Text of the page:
Then came along that nasty Honda 4 and the Kawa trip, etc.... I've seen one Commando in the last 30 years, but I see that one daily in it's nest. The times have definitely changed.
 
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-68. The year I was a dispatch rider in a tank regiment. And rode a slimline 99 on my free time. Lovely bike. Sadly replaced two years later by a JAWA speedway bike. 8 years ago bought a small modern sports bike. First impression was it handled like a Norton.
 
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Back then, the 650's and 750's seemed like enormous bikes to a lad of 13. Now they seem a bit midsized to small. Especially parked next to a Busa and a Victory.
By the time I was road riding Suzuki/Yamaha/Honda on the road (legally) in the mid-late 70's, there seemed to be very few British bikes around. No dealers left either, which likely contributed to this.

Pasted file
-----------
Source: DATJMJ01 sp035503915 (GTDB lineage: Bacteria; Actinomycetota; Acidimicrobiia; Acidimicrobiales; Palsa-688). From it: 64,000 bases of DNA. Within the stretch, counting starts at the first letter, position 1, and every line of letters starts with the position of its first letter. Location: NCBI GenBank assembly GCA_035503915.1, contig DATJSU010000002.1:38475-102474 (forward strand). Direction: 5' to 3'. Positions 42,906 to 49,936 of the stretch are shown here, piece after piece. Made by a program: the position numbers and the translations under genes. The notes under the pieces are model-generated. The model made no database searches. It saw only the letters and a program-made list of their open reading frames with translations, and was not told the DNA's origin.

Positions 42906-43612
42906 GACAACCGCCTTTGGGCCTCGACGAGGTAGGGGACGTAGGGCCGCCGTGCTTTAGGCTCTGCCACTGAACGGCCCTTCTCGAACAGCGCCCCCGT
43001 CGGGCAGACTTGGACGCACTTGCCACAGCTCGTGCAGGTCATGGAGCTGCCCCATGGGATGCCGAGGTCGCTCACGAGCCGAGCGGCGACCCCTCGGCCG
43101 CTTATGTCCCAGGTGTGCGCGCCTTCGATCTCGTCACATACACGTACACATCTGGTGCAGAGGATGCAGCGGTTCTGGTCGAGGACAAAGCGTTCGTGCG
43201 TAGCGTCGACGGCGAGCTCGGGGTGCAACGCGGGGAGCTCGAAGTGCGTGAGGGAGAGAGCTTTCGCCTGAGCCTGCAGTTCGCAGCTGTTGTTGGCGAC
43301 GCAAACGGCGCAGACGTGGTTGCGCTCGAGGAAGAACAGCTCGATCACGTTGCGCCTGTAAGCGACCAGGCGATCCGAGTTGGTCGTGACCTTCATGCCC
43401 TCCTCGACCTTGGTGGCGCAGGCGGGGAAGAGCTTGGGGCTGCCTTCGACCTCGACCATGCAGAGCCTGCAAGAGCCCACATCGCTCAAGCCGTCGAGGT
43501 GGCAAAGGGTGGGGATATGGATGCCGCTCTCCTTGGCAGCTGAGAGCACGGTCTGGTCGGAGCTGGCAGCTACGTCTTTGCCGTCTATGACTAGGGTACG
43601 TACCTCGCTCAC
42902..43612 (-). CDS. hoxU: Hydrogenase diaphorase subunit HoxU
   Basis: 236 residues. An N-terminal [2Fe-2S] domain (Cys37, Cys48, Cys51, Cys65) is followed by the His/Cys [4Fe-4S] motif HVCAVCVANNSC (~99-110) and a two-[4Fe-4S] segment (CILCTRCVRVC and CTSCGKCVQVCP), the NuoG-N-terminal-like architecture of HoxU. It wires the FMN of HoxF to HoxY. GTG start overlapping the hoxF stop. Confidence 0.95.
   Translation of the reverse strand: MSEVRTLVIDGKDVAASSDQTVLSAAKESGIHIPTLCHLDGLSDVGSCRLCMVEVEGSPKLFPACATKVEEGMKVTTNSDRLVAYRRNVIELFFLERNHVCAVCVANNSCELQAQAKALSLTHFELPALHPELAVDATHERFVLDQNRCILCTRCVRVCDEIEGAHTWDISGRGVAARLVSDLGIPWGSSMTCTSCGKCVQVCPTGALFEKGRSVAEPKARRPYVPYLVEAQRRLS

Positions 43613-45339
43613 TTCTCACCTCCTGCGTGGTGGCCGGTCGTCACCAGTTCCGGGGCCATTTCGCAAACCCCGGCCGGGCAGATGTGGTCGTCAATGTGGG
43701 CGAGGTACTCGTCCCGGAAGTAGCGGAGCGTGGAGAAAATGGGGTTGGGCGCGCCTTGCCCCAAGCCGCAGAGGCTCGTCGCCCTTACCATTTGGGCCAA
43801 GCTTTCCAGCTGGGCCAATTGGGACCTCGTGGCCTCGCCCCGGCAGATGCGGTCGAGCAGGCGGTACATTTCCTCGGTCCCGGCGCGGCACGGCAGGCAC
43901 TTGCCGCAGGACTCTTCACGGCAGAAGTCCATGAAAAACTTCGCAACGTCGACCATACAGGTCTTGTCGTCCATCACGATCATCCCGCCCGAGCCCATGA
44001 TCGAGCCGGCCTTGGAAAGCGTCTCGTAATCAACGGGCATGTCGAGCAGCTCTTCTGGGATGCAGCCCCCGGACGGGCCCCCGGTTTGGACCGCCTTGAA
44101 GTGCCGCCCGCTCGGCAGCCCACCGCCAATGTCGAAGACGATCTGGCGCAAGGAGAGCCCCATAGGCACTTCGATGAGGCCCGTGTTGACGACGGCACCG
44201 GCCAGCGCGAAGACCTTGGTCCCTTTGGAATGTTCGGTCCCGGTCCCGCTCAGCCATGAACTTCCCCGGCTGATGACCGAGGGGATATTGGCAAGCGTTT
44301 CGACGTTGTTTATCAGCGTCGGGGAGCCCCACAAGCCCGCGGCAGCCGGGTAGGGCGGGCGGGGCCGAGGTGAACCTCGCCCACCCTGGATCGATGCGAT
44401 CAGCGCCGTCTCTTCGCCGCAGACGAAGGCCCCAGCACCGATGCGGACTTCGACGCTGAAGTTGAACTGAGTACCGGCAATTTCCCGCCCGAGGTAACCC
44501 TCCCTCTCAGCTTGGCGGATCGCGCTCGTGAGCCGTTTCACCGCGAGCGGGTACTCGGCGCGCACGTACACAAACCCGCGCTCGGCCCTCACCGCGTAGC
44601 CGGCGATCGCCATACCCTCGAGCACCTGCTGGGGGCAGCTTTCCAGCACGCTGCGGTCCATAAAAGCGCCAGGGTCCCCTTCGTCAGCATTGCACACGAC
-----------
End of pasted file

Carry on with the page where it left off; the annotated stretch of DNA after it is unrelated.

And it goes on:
Cheers
I gotta say that's was how it was for me too. We lived on the north side of Houston and the only brit bike shop was across town on the south east side, about 30 miles away. My big brother traded his '69 Chevell for a '70 750 'S' with the deepest Blue metalflake paint job I'd ever seen, the chrome musta had a high nickel content 'cause it was super shiny and had that halo ring around the headlight. I was 15 riding a red two stroke single cylinder Suzuki TS100, The Norton seemed huge then.
 
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California born in the SF bay area. 1968 was the in 60's, wasn't it? Flower power and so on and so forth.

I did not own a motorcycle until the early 70's. My first 3 bikes were not Nortons, so I can't wax poetic about what it was like to ride a Norton in 1968. I got my Norton P11 in boxes in 72. I think it was 72, could have been 74.

By the time I got a Commando, 750's could be had complete and running for $1 US per cc. 850's were more desirable, but Nortons weren't a big draw to the Silicon Valley motorcycle crowd I hung with, and British motorcycle dealerships were turning into parts and service houses.